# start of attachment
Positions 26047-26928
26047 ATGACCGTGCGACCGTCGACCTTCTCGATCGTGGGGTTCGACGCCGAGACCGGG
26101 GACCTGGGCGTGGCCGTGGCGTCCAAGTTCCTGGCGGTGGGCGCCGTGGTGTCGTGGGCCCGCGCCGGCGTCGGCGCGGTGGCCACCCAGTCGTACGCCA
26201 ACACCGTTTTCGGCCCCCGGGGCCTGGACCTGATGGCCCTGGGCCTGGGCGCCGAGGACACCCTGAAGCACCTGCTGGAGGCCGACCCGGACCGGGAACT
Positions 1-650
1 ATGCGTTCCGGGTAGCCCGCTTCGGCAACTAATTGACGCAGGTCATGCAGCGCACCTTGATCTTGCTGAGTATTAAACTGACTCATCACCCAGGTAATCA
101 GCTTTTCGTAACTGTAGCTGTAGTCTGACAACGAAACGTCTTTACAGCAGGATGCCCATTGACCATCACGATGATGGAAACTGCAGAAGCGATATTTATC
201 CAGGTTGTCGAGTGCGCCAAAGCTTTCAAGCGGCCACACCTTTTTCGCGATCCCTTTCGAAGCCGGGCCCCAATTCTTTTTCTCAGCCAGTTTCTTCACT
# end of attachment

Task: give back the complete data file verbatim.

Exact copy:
Positions 26047-26928
26047 ATGACCGTGCGACCGTCGACCTTCTCGATCGTGGGGTTCGACGCCGAGACCGGG
26101 GACCTGGGCGTGGCCGTGGCGTCCAAGTTCCTGGCGGTGGGCGCCGTGGTGTCGTGGGCCCGCGCCGGCGTCGGCGCGGTGGCCACCCAGTCGTACGCCA
26201 ACACCGTTTTCGGCCCCCGGGGCCTGGACCTGATGGCCCTGGGCCTGGGCGCCGAGGACACCCTGAAGCACCTGCTGGAGGCCGACCCGGACCGGGAACT
Positions 1-650
1 ATGCGTTCCGGGTAGCCCGCTTCGGCAACTAATTGACGCAGGTCATGCAGCGCACCTTGATCTTGCTGAGTATTAAACTGACTCATCACCCAGGTAATCA
101 GCTTTTCGTAACTGTAGCTGTAGTCTGACAACGAAACGTCTTTACAGCAGGATGCCCATTGACCATCACGATGATGGAAACTGCAGAAGCGATATTTATC
201 CAGGTTGTCGAGTGCGCCAAAGCTTTCAAGCGGCCACACCTTTTTCGCGATCCCTTTCGAAGCCGGGCCCCAATTCTTTTTCTCAGCCAGTTTCTTCACT